What You Need To Know About Flossing For Oral Care
The purpose of flossing is to remove and plaque and food particles a normal toothbrush may not be able to reach. Plaque buildup is what leads to tooth decay and gum disease, so it is always important to floss daily. However, the benefits can only be seen when it is done correctly- which more often than not people do not know how to floss right. Oral hygiene is incredibly important, and flossing is a key part of it.
Believe it or not, floss can come as a string, on a manual tool like a pick or pre-threaded flosser. It also comes in different flavors and can be waxed, unwaxed, thick or even in “comfort” floss. While the flavors are merely based on preference, the different types of floss pertain to the different types of teeth people have. The various options can be overwhelming but are actually helpful since everyone has a different smile. If you are unsure which option is right for you, consult with your oral hygienist.
There is always the question of when to floss- before or after you brush your teeth? The truth is it doesn’t really matter as long as you end up flossing. The point of flossing is to get at the stuff your toothbrush can’t so that is all that is important in the end. Whether you brush before or after you floss, always rinse your mouth out at the end of the routine. Flossing can loosen up stuff your toothbrush missed or couldn’t reach so rinsing your mouth can help flush it all out. Rinsing your mouth also may get stuff that flossing may have loosened up.
Flossing has to be done in a precise way to create maximum benefits and minimal damage to the gum lines. Start with about eighteen inches of floss, using your middle fingers, wind the floss around your fingers and leave about two inches of floss to work with. Using your thumb and index finger, gently slide the floss between your teeth. Make sure to go slow and follow the curves of your gums to avoid irritation or even bleeding. Don’t force the floss, though; gum tissue is very sensitive and flossing too roughly can cause some serious damage. As you move from tooth to tooth, make sure you use clean sections of floss. Remove the floss from in-between the teeth by sliding downward using the same back and forth motion you started with. Keep in mind that flossing shouldn’t be painful so if it is, consult with your oral hygienist as something else could be causing the problem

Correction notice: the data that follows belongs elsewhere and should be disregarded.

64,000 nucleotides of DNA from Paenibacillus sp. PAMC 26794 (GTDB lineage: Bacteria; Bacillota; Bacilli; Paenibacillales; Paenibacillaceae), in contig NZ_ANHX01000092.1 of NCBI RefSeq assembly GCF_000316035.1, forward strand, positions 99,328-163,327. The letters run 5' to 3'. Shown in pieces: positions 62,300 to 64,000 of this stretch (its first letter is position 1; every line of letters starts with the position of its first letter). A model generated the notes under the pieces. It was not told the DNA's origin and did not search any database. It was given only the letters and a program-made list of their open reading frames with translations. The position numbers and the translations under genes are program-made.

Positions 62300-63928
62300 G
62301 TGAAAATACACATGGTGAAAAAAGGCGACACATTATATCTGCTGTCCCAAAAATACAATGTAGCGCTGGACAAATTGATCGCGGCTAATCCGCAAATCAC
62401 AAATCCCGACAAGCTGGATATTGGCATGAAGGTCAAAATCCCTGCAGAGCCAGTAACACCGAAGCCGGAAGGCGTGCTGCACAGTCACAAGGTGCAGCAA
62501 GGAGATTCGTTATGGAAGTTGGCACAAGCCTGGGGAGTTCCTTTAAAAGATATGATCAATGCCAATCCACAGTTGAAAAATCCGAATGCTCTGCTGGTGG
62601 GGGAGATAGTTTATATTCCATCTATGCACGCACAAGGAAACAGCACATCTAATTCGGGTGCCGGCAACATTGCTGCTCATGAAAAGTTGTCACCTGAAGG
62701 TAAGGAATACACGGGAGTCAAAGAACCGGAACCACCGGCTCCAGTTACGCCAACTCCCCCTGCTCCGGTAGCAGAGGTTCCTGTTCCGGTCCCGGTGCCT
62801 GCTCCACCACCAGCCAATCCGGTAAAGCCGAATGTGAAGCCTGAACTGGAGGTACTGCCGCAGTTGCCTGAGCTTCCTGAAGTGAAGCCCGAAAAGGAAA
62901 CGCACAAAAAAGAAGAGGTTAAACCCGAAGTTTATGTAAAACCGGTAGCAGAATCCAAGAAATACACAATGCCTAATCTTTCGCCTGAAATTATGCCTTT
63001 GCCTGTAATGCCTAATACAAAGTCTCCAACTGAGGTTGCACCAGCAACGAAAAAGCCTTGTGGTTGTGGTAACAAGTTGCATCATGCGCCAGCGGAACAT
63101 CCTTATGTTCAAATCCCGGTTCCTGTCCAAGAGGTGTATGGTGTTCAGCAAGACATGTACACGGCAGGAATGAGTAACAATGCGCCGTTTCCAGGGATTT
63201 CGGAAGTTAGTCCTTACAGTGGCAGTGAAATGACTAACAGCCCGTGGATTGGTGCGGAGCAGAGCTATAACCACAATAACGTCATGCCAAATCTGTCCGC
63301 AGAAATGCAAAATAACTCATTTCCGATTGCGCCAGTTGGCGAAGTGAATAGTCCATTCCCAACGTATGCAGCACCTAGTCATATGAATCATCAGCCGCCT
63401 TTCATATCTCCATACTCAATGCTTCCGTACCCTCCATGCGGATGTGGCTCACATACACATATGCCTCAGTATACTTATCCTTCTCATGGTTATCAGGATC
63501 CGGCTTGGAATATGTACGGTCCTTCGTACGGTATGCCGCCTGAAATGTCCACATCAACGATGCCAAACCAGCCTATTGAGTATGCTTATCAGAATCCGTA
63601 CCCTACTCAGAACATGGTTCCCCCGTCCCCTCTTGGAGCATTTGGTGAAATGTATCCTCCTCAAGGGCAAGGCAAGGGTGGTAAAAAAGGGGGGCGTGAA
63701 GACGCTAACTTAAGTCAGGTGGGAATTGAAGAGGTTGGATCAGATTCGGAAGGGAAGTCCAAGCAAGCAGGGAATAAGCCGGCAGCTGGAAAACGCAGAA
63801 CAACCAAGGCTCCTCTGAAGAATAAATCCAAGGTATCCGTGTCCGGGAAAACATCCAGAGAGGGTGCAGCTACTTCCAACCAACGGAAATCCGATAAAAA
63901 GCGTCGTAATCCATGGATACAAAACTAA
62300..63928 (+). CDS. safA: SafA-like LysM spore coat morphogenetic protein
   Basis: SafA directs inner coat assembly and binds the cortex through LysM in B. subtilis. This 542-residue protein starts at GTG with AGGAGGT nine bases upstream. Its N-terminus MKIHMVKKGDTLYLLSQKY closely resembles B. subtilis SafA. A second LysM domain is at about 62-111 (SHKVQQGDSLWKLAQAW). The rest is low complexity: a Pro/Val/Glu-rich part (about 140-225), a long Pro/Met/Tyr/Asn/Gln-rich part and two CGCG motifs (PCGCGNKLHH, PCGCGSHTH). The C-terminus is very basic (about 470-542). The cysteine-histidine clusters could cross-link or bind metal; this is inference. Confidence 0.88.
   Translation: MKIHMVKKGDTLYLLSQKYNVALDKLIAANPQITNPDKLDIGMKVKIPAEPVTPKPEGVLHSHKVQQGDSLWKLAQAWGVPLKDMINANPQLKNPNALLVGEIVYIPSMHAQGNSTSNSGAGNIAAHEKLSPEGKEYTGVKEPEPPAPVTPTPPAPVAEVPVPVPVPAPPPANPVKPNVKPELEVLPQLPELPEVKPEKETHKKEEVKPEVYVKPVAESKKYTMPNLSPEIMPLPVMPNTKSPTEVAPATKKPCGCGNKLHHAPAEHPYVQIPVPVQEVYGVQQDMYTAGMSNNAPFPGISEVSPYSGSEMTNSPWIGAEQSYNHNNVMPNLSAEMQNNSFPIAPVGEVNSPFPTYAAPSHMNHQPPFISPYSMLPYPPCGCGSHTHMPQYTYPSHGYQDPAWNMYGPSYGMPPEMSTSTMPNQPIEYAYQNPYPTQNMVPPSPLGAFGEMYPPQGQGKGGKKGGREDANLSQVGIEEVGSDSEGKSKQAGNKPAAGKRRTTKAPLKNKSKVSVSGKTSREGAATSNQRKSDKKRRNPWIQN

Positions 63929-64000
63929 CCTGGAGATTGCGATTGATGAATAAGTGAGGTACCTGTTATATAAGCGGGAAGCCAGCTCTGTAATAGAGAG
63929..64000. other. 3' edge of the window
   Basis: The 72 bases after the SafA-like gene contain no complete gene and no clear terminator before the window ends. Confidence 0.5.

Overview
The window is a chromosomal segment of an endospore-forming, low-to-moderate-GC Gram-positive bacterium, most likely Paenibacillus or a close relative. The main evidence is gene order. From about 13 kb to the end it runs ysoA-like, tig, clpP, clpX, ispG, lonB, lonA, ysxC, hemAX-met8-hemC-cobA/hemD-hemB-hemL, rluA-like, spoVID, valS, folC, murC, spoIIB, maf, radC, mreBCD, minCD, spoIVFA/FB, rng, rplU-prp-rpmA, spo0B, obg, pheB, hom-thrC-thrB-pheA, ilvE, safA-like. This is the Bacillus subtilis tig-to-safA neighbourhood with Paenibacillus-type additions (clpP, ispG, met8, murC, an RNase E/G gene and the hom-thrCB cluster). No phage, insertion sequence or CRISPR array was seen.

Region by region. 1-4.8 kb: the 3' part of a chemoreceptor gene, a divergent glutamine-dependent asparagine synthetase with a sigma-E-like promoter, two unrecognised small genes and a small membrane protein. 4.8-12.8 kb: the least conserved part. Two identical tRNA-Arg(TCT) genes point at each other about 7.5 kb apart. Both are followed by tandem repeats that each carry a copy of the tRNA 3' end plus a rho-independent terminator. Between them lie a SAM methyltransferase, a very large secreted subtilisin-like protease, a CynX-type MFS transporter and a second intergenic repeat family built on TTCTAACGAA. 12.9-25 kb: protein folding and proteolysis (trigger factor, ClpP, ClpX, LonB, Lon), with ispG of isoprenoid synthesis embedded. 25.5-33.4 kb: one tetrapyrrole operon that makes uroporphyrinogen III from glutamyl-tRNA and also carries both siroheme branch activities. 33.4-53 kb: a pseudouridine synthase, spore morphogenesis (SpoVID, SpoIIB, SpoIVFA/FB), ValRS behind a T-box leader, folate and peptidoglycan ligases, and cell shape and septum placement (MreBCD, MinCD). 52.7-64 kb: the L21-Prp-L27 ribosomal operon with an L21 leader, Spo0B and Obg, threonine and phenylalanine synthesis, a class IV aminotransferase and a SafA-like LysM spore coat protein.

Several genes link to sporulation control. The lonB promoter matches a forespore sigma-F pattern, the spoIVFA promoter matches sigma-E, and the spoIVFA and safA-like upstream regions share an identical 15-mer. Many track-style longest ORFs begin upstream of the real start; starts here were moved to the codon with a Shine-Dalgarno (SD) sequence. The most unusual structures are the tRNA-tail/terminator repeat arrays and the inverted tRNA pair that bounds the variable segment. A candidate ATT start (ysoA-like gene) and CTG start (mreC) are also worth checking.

Flossing is a key part in maintaining oral health and many people always forget to do it. Make an effort to remember it, even if it is a quick flossing. Also make sure to always brush your tongue too, another part of oral hygiene which is often forgotten. Bacteria in the mouth can remain in your taste buds- which is another reason to rinse out your mouth.